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Alternative Monetary Policy Rules: A Comparison with Historical Settings for the United States, the United Kingdom, and Japan

  • Bennett T. McCallum

This paper conducts counterfactual historical analysis of several monetary policy rules by contrasting actual settings of instrument variables with values that would have been specified by the rules in response to prevailing conditions. Of particular interest is whether major policy mistakes, judged ex post, would have been prevented by candidate rules. The rules studied include those of Taylor and McCallum, previously considered by Alison Stuart, plus several additional combinations of instrument and target variables. The time spans examined are 1962-1998 for the U.S. and U.K., and 1972-1998 for Japan. In addition to various substantive findings, the paper develops several methodological arguments. A surprising result is that rules' messages are evidently more dependent upon the specification of their instrument than their target variable.

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File URL: http://www.nber.org/papers/w7725.pdf
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Paper provided by National Bureau of Economic Research, Inc in its series NBER Working Papers with number 7725.

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Date of creation: Jun 2000
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Publication status: published as Economic Quarterly - Federal Reserve Bank of Richmond, Vol. 86/1 (Winter 2000): pp. 49-79
Handle: RePEc:nbr:nberwo:7725
Note: EFG ME
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  1. McCallum, Bennett T. & Nelson, Edward, 1999. "Nominal income targeting in an open-economy optimizing model," Journal of Monetary Economics, Elsevier, vol. 43(3), pages 553-578, June.
  2. Sharon Kozicki, 1999. "How useful are Taylor rules for monetary policy?," Economic Review, Federal Reserve Bank of Kansas City, issue Q II, pages 5-33.
  3. Robert E. Hall & N. Gregory Mankiw, 1994. "Nominal Income Targeting," NBER Chapters, in: Monetary Policy, pages 71-94 National Bureau of Economic Research, Inc.
  4. Robert J. Hodrick & Edward Prescott, 1981. "Post-War U.S. Business Cycles: An Empirical Investigation," Discussion Papers 451, Northwestern University, Center for Mathematical Studies in Economics and Management Science.
  5. Clarida, Richard & Gali, Jordi & Gertler, Mark, 1998. "Monetary policy rules in practice Some international evidence," European Economic Review, Elsevier, vol. 42(6), pages 1033-1067, June.
  6. John B. Taylor, 1999. "A Historical Analysis of Monetary Policy Rules," NBER Chapters, in: Monetary Policy Rules, pages 319-348 National Bureau of Economic Research, Inc.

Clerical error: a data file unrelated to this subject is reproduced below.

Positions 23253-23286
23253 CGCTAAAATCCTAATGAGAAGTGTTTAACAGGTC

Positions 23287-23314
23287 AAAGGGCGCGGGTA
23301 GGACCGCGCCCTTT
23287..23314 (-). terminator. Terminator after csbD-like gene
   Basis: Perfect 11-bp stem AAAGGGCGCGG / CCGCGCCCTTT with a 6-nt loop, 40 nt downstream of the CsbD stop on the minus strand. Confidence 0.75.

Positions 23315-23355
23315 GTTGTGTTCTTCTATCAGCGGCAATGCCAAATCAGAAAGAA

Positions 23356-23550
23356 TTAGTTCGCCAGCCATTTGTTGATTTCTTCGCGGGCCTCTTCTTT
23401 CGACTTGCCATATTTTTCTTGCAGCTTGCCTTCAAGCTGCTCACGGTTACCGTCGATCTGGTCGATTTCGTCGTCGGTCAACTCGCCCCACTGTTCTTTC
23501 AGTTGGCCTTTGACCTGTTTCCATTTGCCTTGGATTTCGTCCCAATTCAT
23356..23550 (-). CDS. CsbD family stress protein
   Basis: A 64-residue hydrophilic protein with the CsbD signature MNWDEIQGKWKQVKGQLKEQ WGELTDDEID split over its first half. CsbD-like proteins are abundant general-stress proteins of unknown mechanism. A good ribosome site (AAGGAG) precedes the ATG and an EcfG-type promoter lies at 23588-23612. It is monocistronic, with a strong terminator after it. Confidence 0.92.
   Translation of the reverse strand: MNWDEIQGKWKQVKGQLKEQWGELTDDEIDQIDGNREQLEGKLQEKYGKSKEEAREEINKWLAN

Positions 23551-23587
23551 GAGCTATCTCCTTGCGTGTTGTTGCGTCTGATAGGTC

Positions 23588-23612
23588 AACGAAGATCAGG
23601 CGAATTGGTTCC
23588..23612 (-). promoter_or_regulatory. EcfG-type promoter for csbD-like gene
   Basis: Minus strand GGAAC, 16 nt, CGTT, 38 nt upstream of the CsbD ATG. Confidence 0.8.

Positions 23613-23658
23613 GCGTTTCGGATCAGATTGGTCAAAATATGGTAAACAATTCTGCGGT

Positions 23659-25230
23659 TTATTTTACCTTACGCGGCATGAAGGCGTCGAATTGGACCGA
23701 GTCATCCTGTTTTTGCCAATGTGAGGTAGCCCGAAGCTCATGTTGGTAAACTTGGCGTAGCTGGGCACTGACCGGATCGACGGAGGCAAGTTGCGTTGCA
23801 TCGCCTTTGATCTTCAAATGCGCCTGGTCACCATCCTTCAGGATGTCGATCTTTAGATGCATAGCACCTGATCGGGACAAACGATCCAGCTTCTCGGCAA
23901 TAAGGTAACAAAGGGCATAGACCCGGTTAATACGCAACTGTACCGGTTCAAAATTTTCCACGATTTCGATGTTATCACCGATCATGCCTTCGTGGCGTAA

7. Lars E.O. Svensson, 1998. "Inflation Targeting as a Monetary Policy Rule," NBER Working Papers 6790, National Bureau of Economic Research, Inc.
  8. John B. Taylor, 1999. "Monetary Policy Rules," NBER Books, National Bureau of Economic Research, Inc, number tayl99-1.
  9. Athanasios Orphanides, 1998. "Monetary policy rules based on real-time data," Finance and Economics Discussion Series 1998-03, Board of Governors of the Federal Reserve System (U.S.).
  10. Bennett T. McCallum & Edward Nelson, 1999. "Performance of Operational Policy Rules in an Estimated Semiclassical Structural Model," NBER Chapters, in: Monetary Policy Rules, pages 15-56 National Bureau of Economic Research, Inc.
  11. McCallum, Bennett T., 1999. "Issues in the design of monetary policy rules," Handbook of Macroeconomics, in: J. B. Taylor & M. Woodford (ed.), Handbook of Macroeconomics, edition 1, volume 1, chapter 23, pages 1483-1530 Elsevier.
  12. Taylor, John B., 1993. "Discretion versus policy rules in practice," Carnegie-Rochester Conference Series on Public Policy, Elsevier, vol. 39(1), pages 195-214, December.
  13. Bennett T. McCallum, 1987. "The case for rules in the conduct of monetary policy: a concrete example," Economic Review, Federal Reserve Bank of Richmond, issue Sep, pages 10-18.
  14. Meltzer, Allan H, 1987. "Limits of Short-run Stabilization Policy: Presidential Address to the Western Economic Association, July 3, 1986," Economic Inquiry, Western Economic Association International, vol. 25(1), pages 1-14, January.
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